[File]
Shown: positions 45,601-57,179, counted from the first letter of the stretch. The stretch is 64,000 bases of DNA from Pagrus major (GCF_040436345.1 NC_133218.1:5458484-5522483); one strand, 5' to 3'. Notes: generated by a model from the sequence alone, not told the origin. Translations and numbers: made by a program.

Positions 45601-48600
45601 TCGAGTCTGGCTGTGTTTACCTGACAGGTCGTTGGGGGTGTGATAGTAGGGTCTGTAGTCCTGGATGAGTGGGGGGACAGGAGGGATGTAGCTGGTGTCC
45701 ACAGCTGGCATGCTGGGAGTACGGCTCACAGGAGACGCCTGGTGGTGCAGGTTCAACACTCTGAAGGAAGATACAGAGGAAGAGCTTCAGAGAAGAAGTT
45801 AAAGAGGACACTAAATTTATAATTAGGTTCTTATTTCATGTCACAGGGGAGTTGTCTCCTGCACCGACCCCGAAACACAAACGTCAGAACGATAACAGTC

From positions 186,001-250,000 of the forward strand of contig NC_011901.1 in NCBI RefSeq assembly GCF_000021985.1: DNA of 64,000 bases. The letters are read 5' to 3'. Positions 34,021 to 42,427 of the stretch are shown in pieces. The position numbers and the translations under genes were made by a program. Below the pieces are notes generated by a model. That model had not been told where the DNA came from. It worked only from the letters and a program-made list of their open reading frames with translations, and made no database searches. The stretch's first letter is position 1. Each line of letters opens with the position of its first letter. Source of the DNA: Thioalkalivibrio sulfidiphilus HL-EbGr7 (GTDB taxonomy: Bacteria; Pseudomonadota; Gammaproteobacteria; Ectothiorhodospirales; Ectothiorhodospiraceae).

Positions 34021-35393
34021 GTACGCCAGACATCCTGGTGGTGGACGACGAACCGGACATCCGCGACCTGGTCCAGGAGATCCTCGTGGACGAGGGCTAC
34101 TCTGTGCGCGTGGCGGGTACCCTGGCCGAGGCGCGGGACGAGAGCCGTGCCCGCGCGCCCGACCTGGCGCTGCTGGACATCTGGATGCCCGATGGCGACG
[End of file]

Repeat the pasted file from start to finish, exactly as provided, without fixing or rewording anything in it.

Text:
Shown: positions 45,601-57,179, counted from the first letter of the stretch. The stretch is 64,000 bases of DNA from Pagrus major (GCF_040436345.1 NC_133218.1:5458484-5522483); one strand, 5' to 3'. Notes: generated by a model from the sequence alone, not told the origin. Translations and numbers: made by a program.

Positions 45601-48600
45601 TCGAGTCTGGCTGTGTTTACCTGACAGGTCGTTGGGGGTGTGATAGTAGGGTCTGTAGTCCTGGATGAGTGGGGGGACAGGAGGGATGTAGCTGGTGTCC
45701 ACAGCTGGCATGCTGGGAGTACGGCTCACAGGAGACGCCTGGTGGTGCAGGTTCAACACTCTGAAGGAAGATACAGAGGAAGAGCTTCAGAGAAGAAGTT
45801 AAAGAGGACACTAAATTTATAATTAGGTTCTTATTTCATGTCACAGGGGAGTTGTCTCCTGCACCGACCCCGAAACACAAACGTCAGAACGATAACAGTC

From positions 186,001-250,000 of the forward strand of contig NC_011901.1 in NCBI RefSeq assembly GCF_000021985.1: DNA of 64,000 bases. The letters are read 5' to 3'. Positions 34,021 to 42,427 of the stretch are shown in pieces. The position numbers and the translations under genes were made by a program. Below the pieces are notes generated by a model. That model had not been told where the DNA came from. It worked only from the letters and a program-made list of their open reading frames with translations, and made no database searches. The stretch's first letter is position 1. Each line of letters opens with the position of its first letter. Source of the DNA: Thioalkalivibrio sulfidiphilus HL-EbGr7 (GTDB taxonomy: Bacteria; Pseudomonadota; Gammaproteobacteria; Ectothiorhodospirales; Ectothiorhodospiraceae).

Positions 34021-35393
34021 GTACGCCAGACATCCTGGTGGTGGACGACGAACCGGACATCCGCGACCTGGTCCAGGAGATCCTCGTGGACGAGGGCTAC
34101 TCTGTGCGCGTGGCGGGTACCCTGGCCGAGGCGCGGGACGAGAGCCGTGCCCGCGCGCCCGACCTGGCGCTGCTGGACATCTGGATGCCCGATGGCGACG